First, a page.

Saw is definitely a big selling point of this set, since he’s a fairly prominent character and this is literally the only proper figure of him released at this point.  We see Saw here in his garb from later on in the film, during the “present” sequences.  It’s a sensible choice, since his other look is only seen briefly and it’s not the one he’s sporting on Jedha.  The figure stands about 4 inches tall and has 5 points of articulation…in theory.  All of the joints are there, but you’re not really going to get much range out of any of them.  Saw’s not super agile or anything, so it’s not a big loss, but it’s still slightly frustrating.  The sculpt is all new to this figure, and it’s a fairly nice piece.  There’s quite a bit of detail work going on, and he certainly has a lot of depth.  The head has a passing resemblance to Forrest Whitaker, which is nice, and the overall design seems to have been translated quite nicely.  Saw’s paintwork is generally pretty decent and clean.  I do have one notable complaint, which has to do with the breathing apparatus.  It’s just molded in a solid off-white sort of color, which looks a little goofy.  It really would have looked better if they’d done it in clear plastic and added a few painted details.  Saw is packed with his walking stick which is almost seen carrying in the movie, as well as a small sidearm which he never uses, but is seen carrying on his hip just the same.  Both pieces are nicely detailed and great additions to the figure.

EDRIO TWO TUBES

“Edrio Two Tubes is a mercenary pilot who flies alongside his eggmate, Benthic.  They share the nickname derived from the breathing apparatus that allows Tognath physiology to process oxygen atmospheres.  Edrio’s notice world of Yar Tonga was conquered by the Empire, forcing him to flee as a refugee.  With a desire to strike back at the Empire, Edrio and Benthic have allied with Saw Gerra’s movement on Jedha.”

And now for the “who the heck is this guy?” portion of the set, it’s Edrio Two Tubes!  Yeah, I don’t know either.  But he looks cool, and that’s really the only necessary element for a successful Star Wars character (see: Boba Fett).  The figure stands 3 3/4 inches tall and has the same 5 points of articulation as the rest of the set, albeit in better working order than the ones on Saw.  Edrio gets another all-new sculpt, and it’s certainly top notch.   There’s a lot of really awesome detail work, especially on the jacket.  I dig the similarities between the chest piece and that of the Rebel Pilots.  Definitely a cool touch.  The only real complaint I have is that he’s a little hard to get standing, but once you get him there, he stays up alright.  Edrio’s paint is pretty solid, offering up clean base work, as well as some pretty sweet accent work on his jacket.  He definitely has the best work in the set.  He’s packed with a big ol’ rifle, which he sadly can’t hold particularly well, due to the limitations of his posability.  You can still get a decent “over the shoulder” sort of look, so it’s workable.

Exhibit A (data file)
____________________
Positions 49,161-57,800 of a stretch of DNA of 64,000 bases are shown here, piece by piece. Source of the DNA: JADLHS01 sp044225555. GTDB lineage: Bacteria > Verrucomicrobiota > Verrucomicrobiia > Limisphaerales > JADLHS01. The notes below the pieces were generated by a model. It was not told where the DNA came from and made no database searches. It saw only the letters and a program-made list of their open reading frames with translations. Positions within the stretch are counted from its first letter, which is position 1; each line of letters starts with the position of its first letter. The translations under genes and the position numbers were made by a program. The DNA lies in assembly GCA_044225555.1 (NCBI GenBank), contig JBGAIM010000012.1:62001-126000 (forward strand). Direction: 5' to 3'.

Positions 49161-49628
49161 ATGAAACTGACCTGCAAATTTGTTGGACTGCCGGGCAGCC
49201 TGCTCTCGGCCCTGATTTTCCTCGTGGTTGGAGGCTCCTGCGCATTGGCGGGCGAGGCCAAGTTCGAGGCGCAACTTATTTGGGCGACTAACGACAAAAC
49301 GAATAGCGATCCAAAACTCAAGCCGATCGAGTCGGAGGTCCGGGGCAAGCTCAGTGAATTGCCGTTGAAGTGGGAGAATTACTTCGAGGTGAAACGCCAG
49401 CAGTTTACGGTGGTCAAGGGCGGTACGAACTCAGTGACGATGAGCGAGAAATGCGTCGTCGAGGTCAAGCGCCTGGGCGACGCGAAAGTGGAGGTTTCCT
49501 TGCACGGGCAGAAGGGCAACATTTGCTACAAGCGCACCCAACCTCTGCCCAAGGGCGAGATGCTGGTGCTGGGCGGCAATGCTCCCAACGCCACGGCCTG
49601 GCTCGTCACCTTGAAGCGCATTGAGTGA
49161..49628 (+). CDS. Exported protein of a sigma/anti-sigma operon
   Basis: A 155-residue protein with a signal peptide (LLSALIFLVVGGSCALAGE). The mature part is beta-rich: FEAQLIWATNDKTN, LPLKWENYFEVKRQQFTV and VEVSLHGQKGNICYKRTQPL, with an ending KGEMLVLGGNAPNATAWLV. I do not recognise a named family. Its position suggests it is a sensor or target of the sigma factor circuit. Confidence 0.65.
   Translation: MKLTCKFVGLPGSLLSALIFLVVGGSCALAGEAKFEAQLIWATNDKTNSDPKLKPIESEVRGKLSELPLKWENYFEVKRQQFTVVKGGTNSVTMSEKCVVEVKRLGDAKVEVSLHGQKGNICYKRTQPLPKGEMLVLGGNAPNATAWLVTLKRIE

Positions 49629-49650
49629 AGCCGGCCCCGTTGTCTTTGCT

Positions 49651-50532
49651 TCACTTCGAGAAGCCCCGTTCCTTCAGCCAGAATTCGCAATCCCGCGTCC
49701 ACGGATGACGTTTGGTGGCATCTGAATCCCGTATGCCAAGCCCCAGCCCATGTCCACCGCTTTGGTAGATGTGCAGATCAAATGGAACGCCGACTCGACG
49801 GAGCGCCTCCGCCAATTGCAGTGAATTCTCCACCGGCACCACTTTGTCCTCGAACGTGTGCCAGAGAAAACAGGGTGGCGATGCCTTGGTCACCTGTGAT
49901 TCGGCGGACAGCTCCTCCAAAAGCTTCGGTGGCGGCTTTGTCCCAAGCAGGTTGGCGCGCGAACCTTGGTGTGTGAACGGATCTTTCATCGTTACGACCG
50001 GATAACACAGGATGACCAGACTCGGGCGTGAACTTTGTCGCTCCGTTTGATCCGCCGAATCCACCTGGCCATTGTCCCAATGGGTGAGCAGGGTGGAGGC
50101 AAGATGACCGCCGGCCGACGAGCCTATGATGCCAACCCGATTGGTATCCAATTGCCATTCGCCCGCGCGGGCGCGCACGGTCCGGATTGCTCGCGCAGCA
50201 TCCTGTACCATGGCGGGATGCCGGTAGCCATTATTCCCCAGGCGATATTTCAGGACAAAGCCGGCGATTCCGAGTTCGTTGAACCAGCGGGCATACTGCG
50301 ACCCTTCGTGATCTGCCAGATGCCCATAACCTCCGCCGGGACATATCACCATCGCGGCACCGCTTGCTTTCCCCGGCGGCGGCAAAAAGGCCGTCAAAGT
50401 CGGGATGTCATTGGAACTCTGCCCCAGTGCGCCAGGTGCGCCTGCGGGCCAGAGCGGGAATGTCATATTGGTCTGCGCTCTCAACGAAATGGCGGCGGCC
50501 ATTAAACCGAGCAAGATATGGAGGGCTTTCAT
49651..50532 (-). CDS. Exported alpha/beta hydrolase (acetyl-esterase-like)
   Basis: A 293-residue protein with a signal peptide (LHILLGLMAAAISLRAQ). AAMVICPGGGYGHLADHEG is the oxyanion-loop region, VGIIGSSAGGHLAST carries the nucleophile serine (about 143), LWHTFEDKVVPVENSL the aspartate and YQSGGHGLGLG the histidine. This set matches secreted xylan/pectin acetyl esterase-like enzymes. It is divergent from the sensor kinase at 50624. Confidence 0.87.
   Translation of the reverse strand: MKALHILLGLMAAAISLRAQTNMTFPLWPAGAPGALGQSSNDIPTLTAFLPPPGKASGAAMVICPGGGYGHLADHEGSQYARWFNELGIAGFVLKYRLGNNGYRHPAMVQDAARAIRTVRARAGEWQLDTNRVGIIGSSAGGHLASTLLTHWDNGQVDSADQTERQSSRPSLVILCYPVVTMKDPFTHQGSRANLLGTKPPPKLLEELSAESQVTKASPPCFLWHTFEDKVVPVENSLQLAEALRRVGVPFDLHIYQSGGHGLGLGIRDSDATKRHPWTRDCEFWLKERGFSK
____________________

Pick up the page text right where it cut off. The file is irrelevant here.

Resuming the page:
IMPERIAL HOVERTANK PILOT

“Imperial combat drivers operate the Empire’s arsenal of armored repulser vehicles, from troop transports to heavily armored hovertanks.  Combat drivers are lightly armored, relying instead on the thick skin of their vehicles to protect them in battle.” 

No set would be complete without some sort of Stormtrooper variant, and this one actually gets one of my favorites.  We got the Hovertank Pilot in the 6-inch line pretty early on, but it’s certainly still cool to get him again in the smaller scale.  The figure is largely built from re-purposed parts from the standard Shoretrooper.  It’s a more than adequate starting point, as that was a pretty solid figure in its own right.  He gets a new head and belt, both of which are incredibly sharp sculpts, which certainly add a lot of polish to the final figure.  The paint on this guy is pretty straightforward, off-white and dark brown.  It’s all cleanly applied, though, and he looks pretty spiffy.  He’s packed with a large blaster rifle, which is the same one we saw with the Shoretrooper, Scarif Squad Leader, and AT-ACT Driver.

THE ME HALF OF THE EQUATION

I was rather excited for this set when it was first shown off, but by the time it actually hit about 6 months later, I had sort of cooled down, and was actually in a bit of a tight spot financially.  Fortunately, it stuck around for a bit, and I was actually able to pick it up from Target for about half of its original value.  I will say, this one definitely has a lot more to offer than the TFA set, since most of the figures are new.  Saw, Edrio, and the Hovertank Pilot are all really solid offerings, and are among some of my favorite figures from the Rogue One line.

#1438: Ex Nihilo

EX NIHILO – COSMIC PROTECTORS

MARVEL LEGENDS

Alright, we’ve made it through all the figures in the series, time to look at that super awesome Mantis figure—what’s that?  One more figure?  Ex Nihilo?  Awww maaaaaan….